Aug 17, 2016
Check out what’s playing at Cinematheque in the Now Playing section and purchase advance tickets. Download a PDF copy of the September/October program guide.
“Rhayne Vermette is the recipient of the 2016 Winnipeg Film Group Hothouse Award, which recognizes excellence in filmmaking. Her films often weave animation techniques with a passion for architecture. Vermette’s work has grown in sophistication and scale since her participation in the WFG’s Mosaic Women’s Film Project in 2012. This program provides funding and mentorship for the production of a first or second film by an Indigenous woman or woman of diverse cultural background. Rhayne Vermette: Architecture as Autobiography plays Sept 23 at 7 pm.”
— Cecilia Araneda, Executive Director
“I hope you all had a good summer—welcome back to the ‘theque! I have always been intrigued by the works of Robert Frank, whose films are nearly as enigmatic as the artist himself. I couldn’t believe my eyes when I finally tracked down his legendary documentary on the Rolling Stones—a strange, revealing portrait of the band that is shocking yet mundane. Laura Israel’s intimate portrait on the artist, Don’t Blink – Robert Frank plays Oct 2 – 9. As a teenager, Todd Solondz’s miserable dark comedies sparked my interest in filmmaking and I hear that Wiener-Dog (Sep 2 – 15) is a return to the hilariously bleak cynicism of his classic early work—sign me up!”
— Jaimz Asmundson, Cinematheque Programming Director
“Amidst a stormy U.S. election you might want to check out the film Weiner (Sept 17 – 29), one of the funniest documentaries about an embattled politician you will ever see. Five years in the making, Jeff McKay’s beautifully photographed story of our disappearing forests, Call of the Forest (Oct 21 – 30), takes you into a mysterious world. Don’t miss the evening of shorts by Winnipeg experimental filmmaker Rhayne Vermette who messes with the picture frame to create fireworks in Autobiography as Architecture. My three final picks — Don’t Blink — Robert Frank, the hugely entertaining portrait of the legendary photographer, Our Little Sister (Oct 14 –29), the sublime story of three sisters by Japanese master Hirokazu Kore-eda and scratch animator Richard Reeves’ program of dazzling animated films, The Linear Dreams of Richard Reeves (Oct 29)!”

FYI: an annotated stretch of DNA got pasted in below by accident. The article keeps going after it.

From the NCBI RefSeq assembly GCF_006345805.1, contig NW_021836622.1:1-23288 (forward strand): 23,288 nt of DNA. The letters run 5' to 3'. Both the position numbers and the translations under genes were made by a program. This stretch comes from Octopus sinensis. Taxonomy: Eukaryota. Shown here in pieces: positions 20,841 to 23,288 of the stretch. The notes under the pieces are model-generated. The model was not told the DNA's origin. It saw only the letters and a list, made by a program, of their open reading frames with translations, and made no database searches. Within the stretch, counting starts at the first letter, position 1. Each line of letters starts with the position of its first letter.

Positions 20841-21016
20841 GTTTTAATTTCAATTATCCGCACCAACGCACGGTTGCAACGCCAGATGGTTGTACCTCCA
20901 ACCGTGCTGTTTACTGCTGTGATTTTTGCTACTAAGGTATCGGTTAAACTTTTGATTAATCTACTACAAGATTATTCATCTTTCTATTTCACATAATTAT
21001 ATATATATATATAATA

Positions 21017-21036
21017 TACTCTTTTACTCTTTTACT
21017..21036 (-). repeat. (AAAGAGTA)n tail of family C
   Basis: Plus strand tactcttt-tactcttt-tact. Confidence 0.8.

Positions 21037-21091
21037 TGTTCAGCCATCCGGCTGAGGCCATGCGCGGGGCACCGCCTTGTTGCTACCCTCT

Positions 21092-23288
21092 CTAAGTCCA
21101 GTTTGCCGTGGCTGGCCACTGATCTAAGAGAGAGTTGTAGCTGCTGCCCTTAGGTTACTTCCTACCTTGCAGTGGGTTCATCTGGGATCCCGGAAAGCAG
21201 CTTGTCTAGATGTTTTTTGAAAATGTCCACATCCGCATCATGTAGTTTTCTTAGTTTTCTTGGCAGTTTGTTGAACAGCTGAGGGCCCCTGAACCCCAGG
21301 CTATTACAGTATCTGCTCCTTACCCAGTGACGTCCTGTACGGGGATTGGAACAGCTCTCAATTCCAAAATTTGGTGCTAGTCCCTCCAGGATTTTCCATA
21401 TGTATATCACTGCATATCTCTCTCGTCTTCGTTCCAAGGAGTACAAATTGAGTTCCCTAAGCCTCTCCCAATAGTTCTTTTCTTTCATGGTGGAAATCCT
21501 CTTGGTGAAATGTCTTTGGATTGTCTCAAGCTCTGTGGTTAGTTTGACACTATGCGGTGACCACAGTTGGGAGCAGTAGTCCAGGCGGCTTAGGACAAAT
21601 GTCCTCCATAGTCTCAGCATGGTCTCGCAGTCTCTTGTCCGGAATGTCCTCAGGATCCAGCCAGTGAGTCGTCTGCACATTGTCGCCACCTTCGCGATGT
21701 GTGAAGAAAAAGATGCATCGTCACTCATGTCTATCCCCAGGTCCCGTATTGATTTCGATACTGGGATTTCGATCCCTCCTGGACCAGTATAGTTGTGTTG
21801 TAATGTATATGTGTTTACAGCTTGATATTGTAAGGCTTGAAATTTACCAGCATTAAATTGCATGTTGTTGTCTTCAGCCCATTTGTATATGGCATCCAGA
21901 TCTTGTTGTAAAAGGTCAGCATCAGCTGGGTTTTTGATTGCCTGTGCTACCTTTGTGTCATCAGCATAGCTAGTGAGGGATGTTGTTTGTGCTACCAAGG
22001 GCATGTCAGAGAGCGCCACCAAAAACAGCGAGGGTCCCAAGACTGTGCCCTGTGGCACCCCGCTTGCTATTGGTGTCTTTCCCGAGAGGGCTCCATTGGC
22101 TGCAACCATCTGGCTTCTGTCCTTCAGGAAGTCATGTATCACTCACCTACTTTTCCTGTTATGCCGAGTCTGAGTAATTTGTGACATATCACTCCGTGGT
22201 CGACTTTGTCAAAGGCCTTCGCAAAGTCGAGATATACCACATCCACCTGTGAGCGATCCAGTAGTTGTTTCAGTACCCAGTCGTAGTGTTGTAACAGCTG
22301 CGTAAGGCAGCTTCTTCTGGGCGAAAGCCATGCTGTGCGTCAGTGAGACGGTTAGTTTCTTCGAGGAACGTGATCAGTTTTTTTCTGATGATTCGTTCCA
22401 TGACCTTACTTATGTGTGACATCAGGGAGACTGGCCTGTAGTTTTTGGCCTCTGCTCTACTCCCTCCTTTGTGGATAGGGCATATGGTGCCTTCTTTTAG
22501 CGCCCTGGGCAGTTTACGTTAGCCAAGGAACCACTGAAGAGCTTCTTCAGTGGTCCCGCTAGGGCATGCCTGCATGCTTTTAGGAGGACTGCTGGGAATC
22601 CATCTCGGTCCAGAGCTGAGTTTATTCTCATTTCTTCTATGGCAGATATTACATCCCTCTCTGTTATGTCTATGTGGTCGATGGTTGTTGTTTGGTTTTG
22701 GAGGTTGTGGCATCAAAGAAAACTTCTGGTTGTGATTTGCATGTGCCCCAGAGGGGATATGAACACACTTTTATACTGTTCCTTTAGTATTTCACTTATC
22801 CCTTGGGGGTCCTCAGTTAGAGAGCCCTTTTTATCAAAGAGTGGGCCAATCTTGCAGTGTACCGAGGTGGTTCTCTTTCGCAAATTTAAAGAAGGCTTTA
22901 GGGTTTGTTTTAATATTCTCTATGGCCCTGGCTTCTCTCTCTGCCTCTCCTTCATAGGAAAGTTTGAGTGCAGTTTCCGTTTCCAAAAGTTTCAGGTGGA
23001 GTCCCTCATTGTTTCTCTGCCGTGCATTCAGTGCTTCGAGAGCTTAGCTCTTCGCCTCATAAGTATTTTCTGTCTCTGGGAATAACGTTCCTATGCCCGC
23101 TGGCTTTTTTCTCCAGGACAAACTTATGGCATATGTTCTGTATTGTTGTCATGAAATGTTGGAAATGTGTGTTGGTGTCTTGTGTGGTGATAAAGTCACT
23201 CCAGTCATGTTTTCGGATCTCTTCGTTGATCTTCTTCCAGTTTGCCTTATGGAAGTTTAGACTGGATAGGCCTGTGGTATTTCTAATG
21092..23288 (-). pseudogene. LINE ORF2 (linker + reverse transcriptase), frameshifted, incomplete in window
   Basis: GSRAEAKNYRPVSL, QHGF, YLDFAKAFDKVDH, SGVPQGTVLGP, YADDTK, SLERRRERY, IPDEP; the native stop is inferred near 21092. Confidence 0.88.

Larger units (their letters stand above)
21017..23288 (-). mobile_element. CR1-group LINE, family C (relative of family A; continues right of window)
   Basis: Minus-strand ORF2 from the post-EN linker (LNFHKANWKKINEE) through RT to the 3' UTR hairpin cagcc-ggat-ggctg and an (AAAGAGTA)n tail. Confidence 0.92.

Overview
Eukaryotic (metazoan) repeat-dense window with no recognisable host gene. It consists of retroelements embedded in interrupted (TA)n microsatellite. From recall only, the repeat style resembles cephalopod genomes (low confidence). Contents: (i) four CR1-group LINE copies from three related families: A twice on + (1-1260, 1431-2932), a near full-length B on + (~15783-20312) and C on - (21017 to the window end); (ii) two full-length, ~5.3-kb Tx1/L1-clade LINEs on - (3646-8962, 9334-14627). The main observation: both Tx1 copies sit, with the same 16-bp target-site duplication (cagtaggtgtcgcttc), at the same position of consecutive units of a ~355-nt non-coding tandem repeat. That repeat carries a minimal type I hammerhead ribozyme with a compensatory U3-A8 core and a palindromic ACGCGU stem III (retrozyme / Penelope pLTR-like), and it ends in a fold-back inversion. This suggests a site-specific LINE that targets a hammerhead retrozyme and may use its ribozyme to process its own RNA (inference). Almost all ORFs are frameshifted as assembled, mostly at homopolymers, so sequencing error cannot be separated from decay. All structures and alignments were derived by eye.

— Dave Barber, Cinematheque Programming Coordinator
“A summer without Cinematheque felt slow and hot… Welcome back everybody! I’m really excited for this fall’s film program, a brilliant mix of documentary content and sweet love stories. There’s something for everyone. Be sure to check out Nadia Litz’ The People Garden (Sep 22 – 25) for the thrill of mystery and beautiful shots of Japan’s suicide forest. If not for the aforementioned reasons, then check it out for Pam Anderson’s role. Yowza! See you in the glow of the silver screen!”
— Kaitlyn McBurney, Cinematheque Operations Coordinator
In my early days of film exploration, I strived to find works that presented the world as a bleak and mundane place filled with eccentric personalities that both repulsed and attracted. Todd Solondz’s early films, Happiness and Welcome to the Dollhouse,
perfectly accentuated this outlook on life. For that reason, my staff pick for September/ October is his latest effort Wiener-Dog. Yorgos Lanthimos’ earlier works, Dogtooth and Alps, were wonderfully executed alternative stories that breathed new life into European Arthouse films. Lanthimos’ unconventional shot composition beautifully complimented his Kafka-esque storylines. His latest effort, The Lobster (Sep 9 –29), is my other pick.
— Milos Mitrovic, Cinematheque Technical Liason
“The September/October Program is full of some interesting films, from the dark comedy The Lobster to Weiner, the documentary which follows Anthony Weiner, a congressman who resigned in a sexting scandal only to a run for mayor of the city New York two years later and get caught in the same scandal again. Also playing in a new program is Dr. Strangelove (Oct 27) the classic cold war satire film and one of Stanley Kubrick’s best films.”
— Eric Peterson, Cinematheque Box Office & Projection